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By Bridget Bowman, CQ-Roll Call (TNS)

WASHINGTON — One day before the District of Columbia is set to legalize marijuana, members of Congress are launching an investigation into D.C.’s decision to do so, and warning that implementing legalization would break the law.

“If you decide to move forward tomorrow with the legalization of marijuana in the District, you will be doing so in knowing and willful violation of the law,” House Oversight and Government Reform Chairman Jason Chaffetz (R-UT), and Subcommittee on Government Operations Chairman Mark Meadows (R-NC) wrote in a letter sent to D.C. Mayor Muriel Bowser early Wednesday morning.

The lawmakers’ committees have jurisdiction over D.C. and the assertion is not a surprise. Chaffetz and others have been saying for weeks that the District cannot move forward with legalization. But in a departure from previous statements where they said Congress did not need to take further action, they have opened a probe and are calling on D.C. to turn over employee information, spending figures, and communications regarding legalization by March 10.

The District is poised to implement Initiative 71, approved by 70 percent of D.C. voters last fall, at 12:01 a.m. on Feb. 26. The initiative legalizes possession of two ounces of marijuana and cultivation of six plants, three of which can be mature, for adults over the age of 21.

Congress moved to block the initiative in December by attaching a rider to the year-end spending package barring federal and local funds from being used “to enact any law, rule, or regulation to legalize or reduce penalties associated with the possession, use or distribution” of marijuana. D.C. officials argue the rider blocks enacting any further changes to marijuana policy, but say the city can carry out the initiative because it was enacted before the spending package was signed into law.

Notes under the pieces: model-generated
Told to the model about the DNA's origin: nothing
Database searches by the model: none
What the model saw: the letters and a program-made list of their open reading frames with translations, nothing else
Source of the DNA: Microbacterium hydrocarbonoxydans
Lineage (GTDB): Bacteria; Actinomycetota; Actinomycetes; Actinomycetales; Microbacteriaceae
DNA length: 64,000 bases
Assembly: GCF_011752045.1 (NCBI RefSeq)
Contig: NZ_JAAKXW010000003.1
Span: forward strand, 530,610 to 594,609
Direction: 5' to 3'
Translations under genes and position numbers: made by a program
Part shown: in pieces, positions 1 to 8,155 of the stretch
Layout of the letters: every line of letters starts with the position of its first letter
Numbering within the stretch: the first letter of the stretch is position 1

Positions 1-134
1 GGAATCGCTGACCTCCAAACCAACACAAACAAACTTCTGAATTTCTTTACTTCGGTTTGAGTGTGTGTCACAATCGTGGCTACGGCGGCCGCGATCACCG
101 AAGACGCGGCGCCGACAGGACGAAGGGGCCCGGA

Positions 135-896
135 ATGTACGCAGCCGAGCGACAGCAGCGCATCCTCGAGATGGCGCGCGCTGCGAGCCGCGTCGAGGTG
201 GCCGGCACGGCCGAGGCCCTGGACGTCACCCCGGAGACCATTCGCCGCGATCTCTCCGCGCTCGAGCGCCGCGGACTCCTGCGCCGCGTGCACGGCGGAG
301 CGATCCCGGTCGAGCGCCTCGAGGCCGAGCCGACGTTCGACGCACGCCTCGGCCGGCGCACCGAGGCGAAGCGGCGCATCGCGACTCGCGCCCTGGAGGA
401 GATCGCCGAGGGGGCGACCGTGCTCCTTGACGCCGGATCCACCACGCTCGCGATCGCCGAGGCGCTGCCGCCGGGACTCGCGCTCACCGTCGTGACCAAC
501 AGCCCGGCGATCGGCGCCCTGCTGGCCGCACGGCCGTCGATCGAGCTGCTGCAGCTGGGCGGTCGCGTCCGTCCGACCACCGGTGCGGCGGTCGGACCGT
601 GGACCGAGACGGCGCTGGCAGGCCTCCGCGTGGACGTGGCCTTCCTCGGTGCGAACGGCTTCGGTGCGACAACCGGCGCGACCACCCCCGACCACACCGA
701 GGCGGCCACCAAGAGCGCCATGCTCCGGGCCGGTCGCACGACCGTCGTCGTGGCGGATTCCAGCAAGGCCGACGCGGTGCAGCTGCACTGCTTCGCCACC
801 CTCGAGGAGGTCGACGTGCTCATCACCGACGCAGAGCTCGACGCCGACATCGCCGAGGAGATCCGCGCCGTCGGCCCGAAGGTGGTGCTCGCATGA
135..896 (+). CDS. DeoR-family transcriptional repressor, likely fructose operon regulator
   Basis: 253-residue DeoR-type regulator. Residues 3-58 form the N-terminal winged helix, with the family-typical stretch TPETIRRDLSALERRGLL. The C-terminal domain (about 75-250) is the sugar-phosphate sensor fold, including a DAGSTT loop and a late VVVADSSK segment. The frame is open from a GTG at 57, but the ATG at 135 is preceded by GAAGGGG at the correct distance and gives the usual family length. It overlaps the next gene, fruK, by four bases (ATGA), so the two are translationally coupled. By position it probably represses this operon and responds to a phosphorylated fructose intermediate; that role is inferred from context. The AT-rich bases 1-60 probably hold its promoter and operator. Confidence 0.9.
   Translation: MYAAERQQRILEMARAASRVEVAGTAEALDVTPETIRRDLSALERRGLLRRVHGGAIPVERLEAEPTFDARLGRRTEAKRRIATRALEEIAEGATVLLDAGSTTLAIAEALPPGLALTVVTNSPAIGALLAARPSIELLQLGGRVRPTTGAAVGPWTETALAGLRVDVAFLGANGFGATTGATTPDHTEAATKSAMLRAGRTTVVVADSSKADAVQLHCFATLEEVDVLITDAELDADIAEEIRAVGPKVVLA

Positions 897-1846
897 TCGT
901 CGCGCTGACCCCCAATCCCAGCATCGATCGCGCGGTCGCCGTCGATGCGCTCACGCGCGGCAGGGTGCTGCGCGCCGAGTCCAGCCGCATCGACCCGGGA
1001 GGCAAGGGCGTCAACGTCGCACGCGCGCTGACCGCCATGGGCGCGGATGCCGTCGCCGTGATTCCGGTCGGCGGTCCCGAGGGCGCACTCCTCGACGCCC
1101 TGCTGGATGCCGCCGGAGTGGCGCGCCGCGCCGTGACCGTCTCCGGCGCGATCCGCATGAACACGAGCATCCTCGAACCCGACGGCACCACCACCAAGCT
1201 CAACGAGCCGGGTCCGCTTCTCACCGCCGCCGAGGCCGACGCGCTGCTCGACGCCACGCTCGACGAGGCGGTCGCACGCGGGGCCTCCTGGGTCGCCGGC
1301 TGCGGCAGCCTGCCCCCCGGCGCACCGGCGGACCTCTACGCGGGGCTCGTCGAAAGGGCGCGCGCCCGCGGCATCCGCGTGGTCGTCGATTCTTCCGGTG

Despite the rider, D.C. Council Chairman Phil Mendelson transmitted the initiative to Congress in January for a 30-day review process, which ends this week. During those 30 legislative days, a member of Congress could attempt to strike down the initiative by introducing a joint resolution of disapproval, which would need to pass both houses and be signed by President Barack Obama. But Chaffetz, who has experience with disapproval resolutions (he introduced one in 2010 to block D.C.’s same-sex marriage bill), said a resolution was not necessary, because Congress already blocked the law in December.

In their letter, Chaffetz and Meadows stressed that moving forward with legalization would violate the law barring enactment. They also argued the Constitution and the courts grant Congress jurisdiction over D.C.

“Given Congress’ broad powers to legislate with regard to the District of Columbia it would be unprecedented for the District to take actions proscribed by legislation passed by Congress and signed by the president,” they wrote.

Their letter also brings up the possibility that moving forward with the initiative violates the Anti-Deficiency Act, which stipulates D.C. cannot spend money that was not appropriated. If D.C. officials knowingly and willingly violated the ADA, the violation would be criminal, and penalties include a maximum $5,000 fine, up to two years in prison, or both.

As part of their investigation, Chaffetz and Meadows are requesting Bowser provide a list of D.C. employees who participated in enactment, including salary, position, amount of time in the role, and specific actions taken, as well as a list of employees who declined to participate. They also asked how much money went into enactment, including what was spent on transmitting the initiative and developing rules for the police and the public. Lastly, the lawmakers requested “any document or communication” related to enacting Initiative 71.

It is unclear how D.C. officials will respond to the investigation. The mayor, the District attorney general, and the D.C. Council all have been firm in their conviction the initiative can take effect Thursday.